Ajahn Vayama ponders what it is Buddhist practitioners are trying to accomplish in terms of the mind? Ajahn Vayama reveals what we are practising and why. And shares advice on how to be mindful of our body and mind.
Responding to a recent question on whether it is possible for women to become enlightened? Ajahn Vayama gives a talk on the history of the nun’s order and shares stories of the fully enlightened nun’s in the past and women who have left their families and sometimes royal privileges to enter the monastic life. Hence demonstrating that women have the same capacity and potential for spiritual growth as males.
Ajahn Vayama gives an enlightening talk about how the limitations on our perceptions can cause us to have misleading and inaccurate views about how the world works, including how our own minds work. Only when we develop a mindful attitude and ability to step back and look at the conditions upon the mind can we begin to untangle the puzzle of life.
Giving an unusual talk during the middle of the annual Rains Retreat, Ajahn Vayama talks about what goes on in a monastery during a period of retreat, particularly the focus on developing the inner practice of meditation and developing an insight into the nature of the mind.
Ajahn Vayama reflects back on her first ten years as a nun, ordaining and training in Sri Lanka, and upon how so many faithful people supported her and helped her get to the point of being able to establish a monastery in Australia. She goes on to celebrate with gratitude the generosity of her supporters in those early days and point to what we can all learn from this situation.
Whilst the practice of meditation is very important, so too is the basics of how we relate to the people in our lives every day. The quality of the relationships that we develop with our family, work colleagues and the people we meet with every day is going to have a strong bearing on the quality of our minds and the quality of our lives, so it pays to give wise attention to this according to Ajahn Vayama.
Given that the Four Noble Truths of Buddhism deal with suffering, one can be forgiven for thinking that Buddhist's have a pretty miserable attitude to life. However, as Ajahn Vayama explains, really what the Buddha was teaching was the pathway to achieving ever greater levels of happiness in life. Using recent findings from the fields of psychology and sociology, Ajahn Vayama discusses the Buddhist understanding and practices that are aimed at creating happiness and how research methods are increasingly validating Buddhist teachings and practice.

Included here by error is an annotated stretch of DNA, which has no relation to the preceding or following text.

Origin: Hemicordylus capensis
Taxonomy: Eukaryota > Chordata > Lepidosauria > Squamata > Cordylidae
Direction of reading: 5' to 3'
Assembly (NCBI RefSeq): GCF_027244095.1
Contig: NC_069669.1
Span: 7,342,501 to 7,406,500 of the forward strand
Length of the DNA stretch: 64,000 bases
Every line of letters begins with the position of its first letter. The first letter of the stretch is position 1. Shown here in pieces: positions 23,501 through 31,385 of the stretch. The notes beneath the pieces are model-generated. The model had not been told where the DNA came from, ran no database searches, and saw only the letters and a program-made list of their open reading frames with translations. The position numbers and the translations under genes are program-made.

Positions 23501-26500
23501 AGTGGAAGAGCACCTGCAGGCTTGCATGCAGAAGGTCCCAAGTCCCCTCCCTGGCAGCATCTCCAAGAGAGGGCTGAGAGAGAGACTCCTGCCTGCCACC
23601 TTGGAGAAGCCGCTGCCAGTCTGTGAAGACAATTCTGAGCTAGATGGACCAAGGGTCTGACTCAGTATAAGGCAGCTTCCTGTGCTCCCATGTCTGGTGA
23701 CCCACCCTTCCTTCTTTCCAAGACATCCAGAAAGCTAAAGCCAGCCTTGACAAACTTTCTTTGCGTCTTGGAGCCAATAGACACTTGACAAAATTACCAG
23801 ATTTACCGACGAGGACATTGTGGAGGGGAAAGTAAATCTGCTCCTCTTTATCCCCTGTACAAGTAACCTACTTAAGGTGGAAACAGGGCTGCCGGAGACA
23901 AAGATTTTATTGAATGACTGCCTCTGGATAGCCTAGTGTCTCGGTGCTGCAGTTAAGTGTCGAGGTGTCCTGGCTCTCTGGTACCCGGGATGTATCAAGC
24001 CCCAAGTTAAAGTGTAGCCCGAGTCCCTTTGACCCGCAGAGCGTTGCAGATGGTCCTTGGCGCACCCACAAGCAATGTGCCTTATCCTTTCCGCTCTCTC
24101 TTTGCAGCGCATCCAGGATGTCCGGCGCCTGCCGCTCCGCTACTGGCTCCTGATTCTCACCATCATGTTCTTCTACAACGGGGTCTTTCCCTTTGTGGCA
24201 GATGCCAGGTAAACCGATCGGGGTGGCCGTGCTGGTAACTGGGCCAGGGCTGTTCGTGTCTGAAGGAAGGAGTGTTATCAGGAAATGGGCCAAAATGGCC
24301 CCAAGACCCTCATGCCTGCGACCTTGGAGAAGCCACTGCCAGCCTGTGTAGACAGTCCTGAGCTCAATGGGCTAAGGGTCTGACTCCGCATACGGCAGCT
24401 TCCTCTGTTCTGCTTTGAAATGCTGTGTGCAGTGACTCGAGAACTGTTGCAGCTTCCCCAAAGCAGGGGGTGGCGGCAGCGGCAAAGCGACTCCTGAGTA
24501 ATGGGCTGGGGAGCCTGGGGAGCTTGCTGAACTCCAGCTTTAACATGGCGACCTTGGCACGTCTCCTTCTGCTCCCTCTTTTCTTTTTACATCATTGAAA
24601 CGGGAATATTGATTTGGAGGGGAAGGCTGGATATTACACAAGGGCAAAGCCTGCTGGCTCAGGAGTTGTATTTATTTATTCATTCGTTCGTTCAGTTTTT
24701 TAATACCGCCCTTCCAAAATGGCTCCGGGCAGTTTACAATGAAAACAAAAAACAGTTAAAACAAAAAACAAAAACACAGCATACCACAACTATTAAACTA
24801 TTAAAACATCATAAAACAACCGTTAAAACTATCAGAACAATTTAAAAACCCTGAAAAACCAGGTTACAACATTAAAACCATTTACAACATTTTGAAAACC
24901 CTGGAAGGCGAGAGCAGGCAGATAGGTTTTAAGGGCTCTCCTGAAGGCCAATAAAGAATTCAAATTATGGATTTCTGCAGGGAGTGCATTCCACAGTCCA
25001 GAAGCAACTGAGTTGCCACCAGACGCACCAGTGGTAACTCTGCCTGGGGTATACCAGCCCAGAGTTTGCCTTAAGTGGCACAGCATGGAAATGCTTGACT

Everyone is fooled by the view of self. So much suffering is created through the greed, hatred and delusion generated from the view of self. Ajahn Vayama gives wise advice on how we can start seeing through the illusion of the view of self through to seeing this as they really are.
The taking of the Three Refuges in the Buddha, Dhamma and Sangha is a traditional indication of what it means to be a Buddhist. In this talk, Ajahn Vayama outlines what it means to take the Three Refuges and live life as a Buddhist.
The Buddha said that "the mind is the forerunner" to all thought, speech and action. Ajahn Vayama talks about how Buddhist practice helps us to see directly how the mind is the forerunner of all actions of body, speech and mind, and to train the mind to act skillfully in order to avoid the painful consequences of karma, and to cultivate the pleasant consequences of skillful karma.
Ajahn Vayama gives an uplifting talk about the benefits of developing the mind through generosity, virtue and meditation. As she explains, the benefit of practice isn't about changing the world for the better, but about the inner transformation - the miracle in the heart.